Guerry Dalrymple wrote in post #6554427external link
Jeremy

Being a bowhunter for years it was a pretty easy tranfer to getting close for photography. Also being in a wheelchair make me need to pick site to photograph from and not move around a lot. Another old bowhunting technique, scouting. In any case I use blinds and camo for the most part. Sometimes only one or the other but mostly both. I have a pop up blind my wife got me last birthday if you want to try it out.

Guerry

Thanks Guerry! I'll keep you in mind if I ever get a chance to get out. :p lol

Post #27, Oct 24, 2008 17:06:02


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DBrooker
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Ghillie suits work well too - You can easily make your own portable blind from camo fabric bought at any store and a couple of pieces of 1/2" plastic water pipe and some duct tape - tape the cloth to the pipe and cut the pipe with an angle on one end to poke it into the ground - you can use 2 or 3 pieces with one on each end and a third piece of pipe in the middle - very light weight and very portable - For those who don't know many times deer will smell you before they see you - Also deer and turkey many times travel together - the deer will be moving to feed and water while the turkey are moving to roost in the evening and just the opposite in the morning - I even seen them tease and play each other - In the fall you can bust a flock of turkeys and set and make a lost turkey call and many times they will come right back at you on a dead run - Just thought these things might be worth a mention - DB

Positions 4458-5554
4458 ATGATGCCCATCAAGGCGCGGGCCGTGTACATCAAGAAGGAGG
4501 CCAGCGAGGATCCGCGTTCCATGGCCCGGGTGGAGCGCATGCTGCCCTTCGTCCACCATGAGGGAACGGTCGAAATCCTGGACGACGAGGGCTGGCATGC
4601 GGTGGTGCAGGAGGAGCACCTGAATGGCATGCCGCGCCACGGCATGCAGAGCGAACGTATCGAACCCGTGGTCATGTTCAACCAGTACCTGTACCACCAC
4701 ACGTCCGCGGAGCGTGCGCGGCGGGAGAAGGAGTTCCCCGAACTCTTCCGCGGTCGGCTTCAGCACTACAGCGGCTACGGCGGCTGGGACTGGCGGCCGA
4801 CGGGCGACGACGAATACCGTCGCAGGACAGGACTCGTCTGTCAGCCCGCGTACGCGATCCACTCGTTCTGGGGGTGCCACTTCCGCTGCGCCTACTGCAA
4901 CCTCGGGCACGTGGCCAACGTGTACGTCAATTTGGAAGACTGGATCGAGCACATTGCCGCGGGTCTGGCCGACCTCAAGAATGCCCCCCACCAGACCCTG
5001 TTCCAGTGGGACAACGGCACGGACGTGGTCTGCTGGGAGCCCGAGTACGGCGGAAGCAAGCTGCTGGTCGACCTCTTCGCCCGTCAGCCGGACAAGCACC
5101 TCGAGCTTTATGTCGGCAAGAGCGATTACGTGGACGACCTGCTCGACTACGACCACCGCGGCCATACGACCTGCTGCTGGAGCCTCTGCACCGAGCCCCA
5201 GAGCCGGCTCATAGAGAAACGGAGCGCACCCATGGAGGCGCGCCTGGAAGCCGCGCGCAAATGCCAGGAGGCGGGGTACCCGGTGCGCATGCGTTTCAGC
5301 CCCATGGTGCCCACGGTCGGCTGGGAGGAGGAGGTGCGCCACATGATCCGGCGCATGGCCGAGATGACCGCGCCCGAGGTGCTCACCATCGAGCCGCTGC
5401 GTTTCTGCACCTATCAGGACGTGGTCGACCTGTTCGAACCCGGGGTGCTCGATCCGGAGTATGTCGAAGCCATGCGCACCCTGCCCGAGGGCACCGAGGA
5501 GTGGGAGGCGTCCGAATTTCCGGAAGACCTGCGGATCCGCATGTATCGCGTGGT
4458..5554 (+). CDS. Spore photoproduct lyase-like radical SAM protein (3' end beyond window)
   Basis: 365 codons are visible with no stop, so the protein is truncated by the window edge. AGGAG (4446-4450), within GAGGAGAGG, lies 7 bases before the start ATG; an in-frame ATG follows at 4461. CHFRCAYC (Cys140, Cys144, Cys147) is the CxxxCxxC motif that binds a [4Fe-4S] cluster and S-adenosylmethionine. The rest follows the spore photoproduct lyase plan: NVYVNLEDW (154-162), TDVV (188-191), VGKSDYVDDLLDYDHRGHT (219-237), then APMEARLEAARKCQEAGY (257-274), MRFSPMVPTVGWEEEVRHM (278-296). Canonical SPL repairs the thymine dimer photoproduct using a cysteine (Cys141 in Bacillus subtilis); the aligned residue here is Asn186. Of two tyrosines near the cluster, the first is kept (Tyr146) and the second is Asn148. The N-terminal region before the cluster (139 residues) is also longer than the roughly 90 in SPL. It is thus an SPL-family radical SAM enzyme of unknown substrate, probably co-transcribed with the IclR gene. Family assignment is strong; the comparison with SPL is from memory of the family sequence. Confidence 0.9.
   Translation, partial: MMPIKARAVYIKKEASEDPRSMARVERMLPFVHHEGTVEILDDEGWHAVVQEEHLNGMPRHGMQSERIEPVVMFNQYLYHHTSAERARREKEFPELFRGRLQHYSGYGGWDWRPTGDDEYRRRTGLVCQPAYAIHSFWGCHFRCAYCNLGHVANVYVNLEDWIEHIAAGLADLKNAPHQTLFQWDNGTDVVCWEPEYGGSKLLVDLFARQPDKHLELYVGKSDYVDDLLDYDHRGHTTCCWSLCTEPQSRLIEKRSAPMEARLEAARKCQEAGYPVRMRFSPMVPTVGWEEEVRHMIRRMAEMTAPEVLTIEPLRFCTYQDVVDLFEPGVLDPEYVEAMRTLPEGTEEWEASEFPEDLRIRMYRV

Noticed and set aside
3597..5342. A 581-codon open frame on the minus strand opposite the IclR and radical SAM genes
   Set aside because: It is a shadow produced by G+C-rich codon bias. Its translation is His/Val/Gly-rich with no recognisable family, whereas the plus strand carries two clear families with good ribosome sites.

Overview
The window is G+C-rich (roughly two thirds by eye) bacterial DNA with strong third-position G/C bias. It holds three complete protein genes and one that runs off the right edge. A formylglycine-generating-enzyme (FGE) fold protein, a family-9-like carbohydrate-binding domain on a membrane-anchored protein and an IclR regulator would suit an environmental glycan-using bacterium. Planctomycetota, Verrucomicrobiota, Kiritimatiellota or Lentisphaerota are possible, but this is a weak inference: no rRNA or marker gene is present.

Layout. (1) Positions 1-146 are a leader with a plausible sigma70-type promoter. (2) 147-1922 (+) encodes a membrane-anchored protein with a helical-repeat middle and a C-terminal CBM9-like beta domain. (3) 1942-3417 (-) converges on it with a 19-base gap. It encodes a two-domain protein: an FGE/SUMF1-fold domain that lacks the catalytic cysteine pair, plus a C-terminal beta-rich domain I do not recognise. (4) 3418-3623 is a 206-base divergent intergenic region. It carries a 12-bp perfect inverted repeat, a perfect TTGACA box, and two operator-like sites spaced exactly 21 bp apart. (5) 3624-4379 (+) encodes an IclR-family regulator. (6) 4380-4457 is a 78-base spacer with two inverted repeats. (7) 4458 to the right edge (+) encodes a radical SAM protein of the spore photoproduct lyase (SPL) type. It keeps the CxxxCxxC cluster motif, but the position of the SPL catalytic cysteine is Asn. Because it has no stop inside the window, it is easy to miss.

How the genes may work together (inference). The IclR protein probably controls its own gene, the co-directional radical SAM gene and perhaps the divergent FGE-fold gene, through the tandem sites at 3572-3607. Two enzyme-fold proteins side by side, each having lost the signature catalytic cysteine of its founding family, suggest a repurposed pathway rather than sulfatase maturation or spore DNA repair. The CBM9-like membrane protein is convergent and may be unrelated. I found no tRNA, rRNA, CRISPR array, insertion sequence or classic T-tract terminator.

Post #28, Oct 28, 2008 15:50:14 as a reply to jbdavies's post 3 days earlier.




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ThomGascoigne
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I always thought it wouldn't really matter how well you hid if you were close to your subject wouldn't they be able to pick up on your scent or work out theres a threat nearby?

I guess if you could get a 800mm and a II x extender you should be allright :D

Post #30, Nov 01, 2008 06:50:14